“Across the San Joaquin Valley, across California, across the entire Southwest of the United States, wherever there are Mexican people, wherever there are farm workers, our movement is spreading like flames across a dry plain. Our pilgrimage is the match that will light our cause for all farm workers to see what is happening here, so that they may do as we have done. The time has come for the liberation of the poor farm worker. History is on our side. May the strike go on! Viva la causa!” – Cesar Chavez
After Time Magazine put the face of the founder of the United Farm Workers of America on its Independence Day cover, the name Cesar Chavez remained on the lips of American union workers and Left activists for the next decade. The fame and reputation of the selfless Chavez worked to benefit thousands of farmworkers when, in the summer of 1972, Arizona lawmakers passed a law that made it illegal for farm workers to go on strike or to lead boycotts of farm products. Disregarding the legal ramifications, Chavez mobilized Mexican-American farm workers like himself, and later a full array of workers, in a massive boycott in 1973. With the support of graphic artists such as Xavier Viramontes, who designed an Aztec warrior squeezing blood out of red and green grapes, word of Chavez’s grassroots efforts went viral as artists volunteered their talents and posters were spread out over all fifty states. A 1975 Harris poll estimated that as a result of the art poster campaign, 17 million Americans were boycotting grapes as much in admiration of Chavez as out of support of the farm workers.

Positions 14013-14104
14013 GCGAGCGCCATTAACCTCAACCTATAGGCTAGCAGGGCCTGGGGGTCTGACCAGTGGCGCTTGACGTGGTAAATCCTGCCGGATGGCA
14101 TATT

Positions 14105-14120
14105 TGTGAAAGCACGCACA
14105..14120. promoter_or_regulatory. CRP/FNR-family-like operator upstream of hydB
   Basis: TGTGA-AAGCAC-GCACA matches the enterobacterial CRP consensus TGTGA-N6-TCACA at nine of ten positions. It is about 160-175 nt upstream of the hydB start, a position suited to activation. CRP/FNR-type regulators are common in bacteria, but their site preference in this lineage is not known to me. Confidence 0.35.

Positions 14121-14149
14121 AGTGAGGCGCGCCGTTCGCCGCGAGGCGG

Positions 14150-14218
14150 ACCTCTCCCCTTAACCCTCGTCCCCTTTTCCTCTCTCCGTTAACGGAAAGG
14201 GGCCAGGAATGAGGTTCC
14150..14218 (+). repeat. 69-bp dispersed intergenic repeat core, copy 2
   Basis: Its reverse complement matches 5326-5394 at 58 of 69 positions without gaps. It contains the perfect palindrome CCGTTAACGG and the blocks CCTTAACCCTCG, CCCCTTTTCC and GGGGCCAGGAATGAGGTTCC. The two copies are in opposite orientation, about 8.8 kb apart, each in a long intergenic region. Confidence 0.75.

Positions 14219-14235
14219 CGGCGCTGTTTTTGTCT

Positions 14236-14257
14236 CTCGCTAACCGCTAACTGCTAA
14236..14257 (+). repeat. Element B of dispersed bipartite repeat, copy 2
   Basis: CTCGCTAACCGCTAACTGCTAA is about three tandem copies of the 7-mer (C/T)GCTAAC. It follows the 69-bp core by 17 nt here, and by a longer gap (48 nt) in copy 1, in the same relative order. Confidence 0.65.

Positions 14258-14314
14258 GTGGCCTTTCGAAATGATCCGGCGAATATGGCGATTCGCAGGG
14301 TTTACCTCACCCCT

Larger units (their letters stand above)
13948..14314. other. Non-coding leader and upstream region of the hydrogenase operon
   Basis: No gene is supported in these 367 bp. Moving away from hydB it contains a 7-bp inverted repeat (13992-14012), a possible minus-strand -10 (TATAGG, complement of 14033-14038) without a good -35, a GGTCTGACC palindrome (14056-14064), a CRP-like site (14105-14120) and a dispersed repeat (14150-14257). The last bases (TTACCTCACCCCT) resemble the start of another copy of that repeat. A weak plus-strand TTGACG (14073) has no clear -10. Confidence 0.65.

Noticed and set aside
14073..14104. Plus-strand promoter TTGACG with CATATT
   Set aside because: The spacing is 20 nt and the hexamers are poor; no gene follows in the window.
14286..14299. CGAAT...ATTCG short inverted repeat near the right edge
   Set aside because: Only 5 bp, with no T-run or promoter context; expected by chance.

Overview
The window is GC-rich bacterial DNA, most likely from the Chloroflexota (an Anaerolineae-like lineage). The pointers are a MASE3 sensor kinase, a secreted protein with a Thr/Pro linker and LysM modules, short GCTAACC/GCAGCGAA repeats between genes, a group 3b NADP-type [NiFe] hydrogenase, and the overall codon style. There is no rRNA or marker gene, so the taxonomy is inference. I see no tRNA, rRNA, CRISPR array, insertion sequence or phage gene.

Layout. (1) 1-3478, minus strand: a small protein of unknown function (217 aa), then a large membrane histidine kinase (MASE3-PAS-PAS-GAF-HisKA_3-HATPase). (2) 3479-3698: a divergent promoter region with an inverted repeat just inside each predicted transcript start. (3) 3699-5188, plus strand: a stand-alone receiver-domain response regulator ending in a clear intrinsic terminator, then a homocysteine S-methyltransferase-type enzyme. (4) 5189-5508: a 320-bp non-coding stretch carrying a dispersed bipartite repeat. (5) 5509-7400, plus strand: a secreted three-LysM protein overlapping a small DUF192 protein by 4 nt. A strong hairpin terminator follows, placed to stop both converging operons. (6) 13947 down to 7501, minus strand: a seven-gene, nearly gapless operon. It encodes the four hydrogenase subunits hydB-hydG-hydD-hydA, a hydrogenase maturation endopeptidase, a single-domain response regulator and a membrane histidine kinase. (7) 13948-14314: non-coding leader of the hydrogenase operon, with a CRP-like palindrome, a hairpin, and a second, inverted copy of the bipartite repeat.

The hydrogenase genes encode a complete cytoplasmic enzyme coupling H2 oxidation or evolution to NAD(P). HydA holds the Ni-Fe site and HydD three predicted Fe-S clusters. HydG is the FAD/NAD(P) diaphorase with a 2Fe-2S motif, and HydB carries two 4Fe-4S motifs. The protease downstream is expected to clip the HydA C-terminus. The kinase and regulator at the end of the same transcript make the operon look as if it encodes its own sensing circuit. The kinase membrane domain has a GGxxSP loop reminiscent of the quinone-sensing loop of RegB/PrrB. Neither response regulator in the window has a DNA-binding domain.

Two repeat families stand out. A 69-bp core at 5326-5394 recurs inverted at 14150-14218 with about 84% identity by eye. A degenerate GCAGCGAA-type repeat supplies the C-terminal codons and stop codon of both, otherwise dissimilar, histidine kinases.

¡VIVA LA HUELGA!